This provides a great opportunity to highlight lesser-known destinations or tours and attractions that direct tourists away from high traffic areas. Experiences that embody exploration and adventure are high on journalists’ wish lists. PR activity should highlight authentic experiences and itineraries should offer a fresh perspective too. Promoting the downright weird will also capture attention, for example this Castaway Experience that appeared in The Mirror.


4.      Limited editorial space

Shrinking teams of staff writers and fewer print opportunities continues to affect the way publications manage content. Furthermore, competition from travel brands all vying for editorial inclusion is making it even harder to achieve press coverage. National journalists receive thousands of emails every day, making it hard to stand out from the crowd so giving them content in an easy-to-digest format they can read quickly is crucial. 


PR has always been about targeting the right person with the right angle – there’s no point promoting Club 18-30 holidays to a title read by Baby Boomers! However, the best chance brands have for being selected is by delivering suggestions to the editorial team in a format they like. For instance, if a journalist writes a weekly Deals column, present key information e.g. lead-in price, saving, applicable travel dates & what’s included alongside a short but concise paragraph about why they should feature the destination. Don’t forget to attach a good image too.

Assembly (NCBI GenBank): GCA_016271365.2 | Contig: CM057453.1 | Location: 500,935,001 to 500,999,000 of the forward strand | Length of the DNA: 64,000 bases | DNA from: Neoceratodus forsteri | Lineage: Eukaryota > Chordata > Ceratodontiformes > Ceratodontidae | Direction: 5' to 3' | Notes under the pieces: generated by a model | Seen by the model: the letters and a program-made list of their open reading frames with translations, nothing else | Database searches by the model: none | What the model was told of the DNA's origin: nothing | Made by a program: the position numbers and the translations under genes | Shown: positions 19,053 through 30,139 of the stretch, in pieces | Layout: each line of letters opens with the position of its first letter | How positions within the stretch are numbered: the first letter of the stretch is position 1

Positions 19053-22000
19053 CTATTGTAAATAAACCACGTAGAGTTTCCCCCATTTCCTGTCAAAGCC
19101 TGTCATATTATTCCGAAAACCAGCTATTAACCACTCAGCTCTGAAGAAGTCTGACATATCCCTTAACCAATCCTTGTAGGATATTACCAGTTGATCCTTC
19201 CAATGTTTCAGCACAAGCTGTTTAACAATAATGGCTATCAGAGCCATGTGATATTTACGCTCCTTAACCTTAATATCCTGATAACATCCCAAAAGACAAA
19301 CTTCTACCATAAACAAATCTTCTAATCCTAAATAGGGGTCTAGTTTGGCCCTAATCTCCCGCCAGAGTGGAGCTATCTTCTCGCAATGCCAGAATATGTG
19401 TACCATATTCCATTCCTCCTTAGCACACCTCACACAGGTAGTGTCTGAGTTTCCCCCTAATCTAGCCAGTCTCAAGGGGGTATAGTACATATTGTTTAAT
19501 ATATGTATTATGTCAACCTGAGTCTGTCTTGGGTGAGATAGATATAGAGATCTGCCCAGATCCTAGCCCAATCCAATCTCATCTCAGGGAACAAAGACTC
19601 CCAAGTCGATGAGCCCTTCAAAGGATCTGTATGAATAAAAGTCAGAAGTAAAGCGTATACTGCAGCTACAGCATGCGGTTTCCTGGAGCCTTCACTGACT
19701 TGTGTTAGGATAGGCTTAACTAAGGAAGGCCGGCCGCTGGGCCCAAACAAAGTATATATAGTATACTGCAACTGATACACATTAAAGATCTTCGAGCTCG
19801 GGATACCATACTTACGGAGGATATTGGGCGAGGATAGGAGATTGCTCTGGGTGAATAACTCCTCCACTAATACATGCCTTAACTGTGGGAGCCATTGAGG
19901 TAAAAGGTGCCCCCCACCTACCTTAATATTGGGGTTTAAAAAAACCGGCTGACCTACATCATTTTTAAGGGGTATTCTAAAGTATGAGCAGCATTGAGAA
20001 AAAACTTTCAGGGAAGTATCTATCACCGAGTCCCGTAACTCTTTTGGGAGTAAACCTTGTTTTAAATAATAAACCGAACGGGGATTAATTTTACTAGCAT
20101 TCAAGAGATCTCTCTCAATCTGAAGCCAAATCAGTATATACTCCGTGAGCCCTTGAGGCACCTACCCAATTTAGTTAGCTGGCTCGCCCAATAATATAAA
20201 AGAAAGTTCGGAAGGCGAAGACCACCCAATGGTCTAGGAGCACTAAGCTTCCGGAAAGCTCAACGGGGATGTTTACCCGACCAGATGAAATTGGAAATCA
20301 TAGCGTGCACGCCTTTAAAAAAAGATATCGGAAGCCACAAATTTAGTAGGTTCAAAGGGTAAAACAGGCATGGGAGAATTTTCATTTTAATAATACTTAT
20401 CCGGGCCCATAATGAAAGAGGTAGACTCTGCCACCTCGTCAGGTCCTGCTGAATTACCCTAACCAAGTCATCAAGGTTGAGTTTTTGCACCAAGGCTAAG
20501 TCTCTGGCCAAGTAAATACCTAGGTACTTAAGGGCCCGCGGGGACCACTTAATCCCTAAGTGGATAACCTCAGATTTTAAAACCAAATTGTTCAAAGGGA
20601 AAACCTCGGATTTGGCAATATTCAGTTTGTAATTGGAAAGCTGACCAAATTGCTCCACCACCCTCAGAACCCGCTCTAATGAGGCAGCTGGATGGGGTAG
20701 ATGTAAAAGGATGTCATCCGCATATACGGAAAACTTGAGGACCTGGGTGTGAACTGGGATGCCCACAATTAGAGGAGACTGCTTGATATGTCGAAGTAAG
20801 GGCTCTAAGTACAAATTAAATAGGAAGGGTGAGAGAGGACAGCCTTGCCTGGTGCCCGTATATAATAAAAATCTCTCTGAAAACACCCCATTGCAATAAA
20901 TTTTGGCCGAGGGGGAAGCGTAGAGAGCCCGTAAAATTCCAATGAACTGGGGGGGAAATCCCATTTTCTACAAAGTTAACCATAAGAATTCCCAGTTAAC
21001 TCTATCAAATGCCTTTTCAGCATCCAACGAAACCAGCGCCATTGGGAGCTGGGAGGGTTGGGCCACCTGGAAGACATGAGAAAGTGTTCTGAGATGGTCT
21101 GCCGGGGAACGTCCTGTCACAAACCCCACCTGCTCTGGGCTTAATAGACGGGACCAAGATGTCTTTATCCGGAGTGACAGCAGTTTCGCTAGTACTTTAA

5.      Working with freelancers

2023 saw cuts to journalism jobs and greater financial challenges for publications – Reach media made 450 redundancies in the last quarter. Staff writers are focused on developing advertorial and commercially supported content; therefore, editors are using trusted freelancers to fill content gaps.


A freelancer is more likely to accept a press trip invitation because they have greater flexibility and the opportunity to sell the story into multiple outlets. This can make it a little trickier to confirm what the PR output will be, in advance, but it could also lead to more coverage than expected.


It is still worth inviting staff writers to press trips as they may earmark it for writers from other departments or offer to trusted freelancers. Importantly, freelancers don’t always have the “freedom” to pitch in whatever story they want. They are often commissioned by editors to write on specific topics, which can limit their ability in featuring brands’ own stories, regardless of whether they like them. Sharing PR content that can be repurposed for several angles will give freelancers more opportunities to fit into the themes they are working on.


So, what’s hot in 2024?

Several journalists have told me:

  • Rail journeys – thanks to high searchability, eco-appeal and several new sleeper train routes opening in 2024

  • Romania and Bulgaria – as they are great value escapes and lesser known by British tourists

  • Destinations linked to popular TV shows and cinema – any Saltburn inspired staycation ideas could be big!


Keen to make a splash in the travel pages? Get in touch to discuss ideas: